Small Story: Pole Vaulting with Allison Stokke

Here’s a Small Story video that will blow your mind:

GoPro shares a lot of great videos on their YouTube channel.

That said, many of them are really just video montages set to music. This one is different.

I recommend you watch the video above, read through these notes, and then watch the video again. It’s a great lesson in effective Small Storytelling.

(By the way, I want to emphasize that I’m not affiliated with this video. I watched it yesterday when GoPro emailed it as their “Video of the Week”. I’m sharing it here because it’s awesome.)

Let’s go through some of the elements of a good Small Story…

A variety of shots

They got wildly creative with mounting their GoPro cameras in several different places:

  • On her head.
  • On the pole
  • On the mat
  • In the bucket
  • High angles
  • Low angles

And how about that slow motion shot? Amazing.

Strong opening and closing shots

The first and last shots of a video story are important. They give you a first impression and a lasting impression.

In this case, the first shot could be shot from a drone. The last shot is clearly mounted to the pole as it falls away. These are very strong spectacle elements.


The narration tells the story and the visuals support the narration. Notice the “tunnel vision” line and then the tunnel-like transition that happens immediately afterwards.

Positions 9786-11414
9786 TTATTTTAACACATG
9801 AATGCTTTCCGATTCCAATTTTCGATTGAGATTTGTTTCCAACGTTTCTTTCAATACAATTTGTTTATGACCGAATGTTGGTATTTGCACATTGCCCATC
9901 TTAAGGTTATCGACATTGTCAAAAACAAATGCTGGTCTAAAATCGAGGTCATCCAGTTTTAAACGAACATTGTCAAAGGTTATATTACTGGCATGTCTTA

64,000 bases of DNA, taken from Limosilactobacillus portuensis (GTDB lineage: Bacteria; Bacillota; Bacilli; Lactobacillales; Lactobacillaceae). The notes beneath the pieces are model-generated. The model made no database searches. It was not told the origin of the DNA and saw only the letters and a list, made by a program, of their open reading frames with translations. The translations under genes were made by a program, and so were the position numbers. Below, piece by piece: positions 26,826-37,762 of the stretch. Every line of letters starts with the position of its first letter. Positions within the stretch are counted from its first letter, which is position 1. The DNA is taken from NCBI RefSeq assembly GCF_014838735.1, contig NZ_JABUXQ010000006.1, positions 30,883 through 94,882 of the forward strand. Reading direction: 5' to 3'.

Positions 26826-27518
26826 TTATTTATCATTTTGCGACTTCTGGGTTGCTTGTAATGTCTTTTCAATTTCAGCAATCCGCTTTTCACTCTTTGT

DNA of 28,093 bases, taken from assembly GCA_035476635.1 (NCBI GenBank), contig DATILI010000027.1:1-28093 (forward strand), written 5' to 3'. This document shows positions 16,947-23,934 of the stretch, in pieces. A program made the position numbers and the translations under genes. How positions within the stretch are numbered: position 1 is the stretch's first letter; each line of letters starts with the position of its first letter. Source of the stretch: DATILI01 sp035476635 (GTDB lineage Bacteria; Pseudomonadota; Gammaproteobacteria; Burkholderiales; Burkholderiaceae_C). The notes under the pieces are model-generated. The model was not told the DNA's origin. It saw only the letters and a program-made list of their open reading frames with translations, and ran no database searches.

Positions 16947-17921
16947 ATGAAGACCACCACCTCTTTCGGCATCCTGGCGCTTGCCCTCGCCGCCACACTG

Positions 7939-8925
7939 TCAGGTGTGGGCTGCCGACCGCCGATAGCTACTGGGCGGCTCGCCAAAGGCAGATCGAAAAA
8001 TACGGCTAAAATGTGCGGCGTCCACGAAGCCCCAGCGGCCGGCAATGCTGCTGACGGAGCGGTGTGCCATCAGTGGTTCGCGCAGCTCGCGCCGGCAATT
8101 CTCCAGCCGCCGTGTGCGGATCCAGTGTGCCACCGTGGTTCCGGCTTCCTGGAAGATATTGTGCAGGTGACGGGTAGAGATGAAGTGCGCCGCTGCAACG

Great music selection

The music is a good choice, and we can clearly hear what the narrator is saying, even when there’s music.

It helps tell the story instead of distracting from it.

A complete story in under two minutes

Afterwards, we aren’t left thinking “Wait, there’s more to the story. This video is incomplete!” No, the story feels complete. It comes to a satisfying end.

Answers the Important Questions

We know who she is. We know what she’s doing. She tells us why she’s doing it. We can see where she is. We get a sense that the when is recent.

This is a great Small Story. Kudos to the folks who made this video.

14 thoughts on “Small Story: Pole Vaulting with Allison Stokke

  1. This is really great.
    There is one place where you can see the shadow of the go pro she is wearing on her head. This is not a criticism I have no idea how to avoid that; and it was very small. If one is watching the main action you may not even notice.
    But it gave her shadow the appearance of wearing tefflin!

  2. The video was visually interesting but I don’t think it told a story. It showcased the GoPro and certainly cemented my opinion about pole vaulting being amazing. However, IMHO, a story has a beginning, middle, and end. I feel like this had just a middle and that makes it the latest example of a steaming pile of videos produced by camera operators as opposed to videos produced by story tellers.
    Does that make sense, Izzy? Am I off base?

    1. Chuck, I see what you’re saying but I disagree regarding this being a complete story. It sounds like you might be wanting more (nothing wrong with that). Here’s why I think it works as a complete story with a beginning, middle, and end:

      It’s framed around the story of a jump (a very small story):

      Beginning: Running down the path with the pole in hand.
      Middle: Being hurled into the air.
      End: Landing on the pad.